Read more about the stunning Shah Mosque here (I thought it was more stunning than Taj Mahal! Anyway, Taj Mahal was built by a Persian architect – Ustad Ahmad Lauhari - so not a surprise there)
Ali Qapu palace
Ali Qapu palace is the entrance to the vast royal residential quarter of the Safavid Isfahan which stretched from the Maidan Naqsh-i-Jahan to the Chahar Bagh Boulevard. was built by decree of Shah Abbas the Great in the early seventeenth century. It was here that the great monarch used to entertain noble visitors, and foreign ambassadors. Shah Abbas, here for the first time celebrated the Nowruz (New Year's Day) of 1006 AH / 1597 A.D. A large and massive rectangular structure, the Ali Qapu is 48 m (157 ft) high and has six floors.
Read more about Ali Qapu palace here
Again, the entrance fee was Riyal 5000 for Shah mosque and Ali Qapoo palace each
interior of Ali Qapu
View of Emam Square from Ali Qapu palace
students looking for ideas
We found a Japanese tourist at Imam square, his name was Wakaru (or so I thought). I tried to introduce myself in Japanese (thanks to Nurul who taught me!). Maybe he was saying he understood me? (wakaru = understand).
Us with Wakaru-san
Then a drama unfolded. Ali couldn’t contact the driver – Akbar. So he asked us to take the taxi instead, and he said he would pay for it. But we didn’t want to take a taxi as we were promised a van, and we didn’t want to be separated. In the end, Ali contacted another driver, but Akbar did come, later. We saw Ali and Akbar in a heated argument, but we didn’t want to be involved. We went back with the other driver instead. We felt pity for Akbar as he might have not been paid – he didn’t finish his task. So we secretly told Akbar (without Ali seeing) to send us to the airport the next day, and we would pay him.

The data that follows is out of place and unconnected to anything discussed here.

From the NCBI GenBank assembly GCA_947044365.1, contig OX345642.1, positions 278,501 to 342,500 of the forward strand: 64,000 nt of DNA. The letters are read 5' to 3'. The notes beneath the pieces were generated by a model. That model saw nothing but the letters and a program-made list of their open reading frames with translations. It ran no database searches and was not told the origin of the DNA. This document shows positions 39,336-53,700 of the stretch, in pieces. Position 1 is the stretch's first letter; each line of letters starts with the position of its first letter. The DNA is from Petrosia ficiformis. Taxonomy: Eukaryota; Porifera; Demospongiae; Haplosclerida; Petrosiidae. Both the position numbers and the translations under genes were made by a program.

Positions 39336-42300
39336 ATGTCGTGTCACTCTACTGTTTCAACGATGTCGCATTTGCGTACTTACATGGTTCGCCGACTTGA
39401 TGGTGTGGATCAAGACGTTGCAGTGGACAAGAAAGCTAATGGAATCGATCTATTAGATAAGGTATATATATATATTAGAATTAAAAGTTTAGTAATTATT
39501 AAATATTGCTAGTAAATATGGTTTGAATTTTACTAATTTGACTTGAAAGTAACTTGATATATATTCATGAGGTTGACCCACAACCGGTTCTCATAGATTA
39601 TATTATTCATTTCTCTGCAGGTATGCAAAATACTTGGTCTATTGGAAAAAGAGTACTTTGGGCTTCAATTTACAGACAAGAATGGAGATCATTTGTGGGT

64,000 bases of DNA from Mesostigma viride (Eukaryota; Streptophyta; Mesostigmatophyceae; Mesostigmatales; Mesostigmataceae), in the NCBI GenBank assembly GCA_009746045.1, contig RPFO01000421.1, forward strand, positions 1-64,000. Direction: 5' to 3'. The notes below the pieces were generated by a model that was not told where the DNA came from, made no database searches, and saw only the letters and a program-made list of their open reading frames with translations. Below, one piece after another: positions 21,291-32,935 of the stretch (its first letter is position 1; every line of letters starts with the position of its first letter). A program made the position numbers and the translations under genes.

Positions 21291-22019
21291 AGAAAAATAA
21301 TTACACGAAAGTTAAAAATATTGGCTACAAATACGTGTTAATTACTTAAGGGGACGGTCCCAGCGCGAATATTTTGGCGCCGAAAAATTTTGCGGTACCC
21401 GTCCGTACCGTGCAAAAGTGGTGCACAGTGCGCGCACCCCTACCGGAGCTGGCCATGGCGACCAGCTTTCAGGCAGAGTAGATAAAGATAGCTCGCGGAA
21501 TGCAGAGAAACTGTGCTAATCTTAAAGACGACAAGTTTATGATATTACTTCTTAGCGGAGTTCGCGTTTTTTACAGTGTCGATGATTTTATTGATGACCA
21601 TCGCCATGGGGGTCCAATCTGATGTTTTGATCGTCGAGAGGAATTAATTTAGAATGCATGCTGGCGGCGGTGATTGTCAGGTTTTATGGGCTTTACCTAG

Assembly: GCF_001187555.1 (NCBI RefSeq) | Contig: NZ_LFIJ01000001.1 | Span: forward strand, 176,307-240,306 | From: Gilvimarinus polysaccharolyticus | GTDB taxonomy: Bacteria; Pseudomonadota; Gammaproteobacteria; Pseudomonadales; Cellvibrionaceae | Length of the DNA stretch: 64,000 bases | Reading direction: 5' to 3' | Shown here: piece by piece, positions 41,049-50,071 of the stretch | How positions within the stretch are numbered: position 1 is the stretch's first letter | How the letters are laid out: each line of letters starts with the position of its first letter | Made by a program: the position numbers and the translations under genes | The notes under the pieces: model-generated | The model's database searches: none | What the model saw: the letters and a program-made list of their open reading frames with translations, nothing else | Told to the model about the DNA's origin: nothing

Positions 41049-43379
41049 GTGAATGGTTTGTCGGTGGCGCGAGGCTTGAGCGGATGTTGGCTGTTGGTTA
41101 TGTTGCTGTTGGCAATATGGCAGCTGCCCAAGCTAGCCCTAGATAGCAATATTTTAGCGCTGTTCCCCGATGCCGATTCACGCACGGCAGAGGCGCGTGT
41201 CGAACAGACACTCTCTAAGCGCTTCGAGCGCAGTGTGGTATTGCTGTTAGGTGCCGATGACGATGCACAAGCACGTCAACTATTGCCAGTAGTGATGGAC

That night was a bit fruitful thankfully, I got to change some more money (ran out of it already!) and we got a jubah each.
02/06/09 : Esfahan – Tehran
Vank Cathedral

A short time only in Esfahan as we had to leave for Tehran at 11.30am. Our flight was at 1.30pm That morning we stopped by at the Armenian Vank Cathedral, nearby our hotel. We didn’t go in though; we didn’t have enough time, we just took some pictures with the pretty Armenian girls.
Vank Cathedral was one of the first churches to be established in the city's Julfa district by Armenian immigrants settled by Shah Abbas I after the Ottoman war of 1603-1605. Construction is believed to have begun in 1606, and completed with major alterations to design between 1655 and 1664 under the supervision of Archbishop David. The cathedral consists of a domed sanctuary, much like a Persian mosque, but with the significant addition of a semi-octagonal apse and raised chancel usually seen in western churches. The cathedral's exteriors are in relatively modern brickwork and are exceptionally plain compared to its elaborately decorated interior. Read more here

Armenian scripture
Vank Cathedral entrance
Aksi! aksi! with pretty Armenian girls
Shops only open at 10am, so there was not much time to browse through as we had to leave by 11.30am. K Liza managed to get 2 jubahs though. Bravo! ;-)
Otw to the airport, we saw a Gen2 car, so we quickly snapped a picture of it.
Gen2 in Iran
Iranian car: Saba brand
To be continued. Next post: Tehran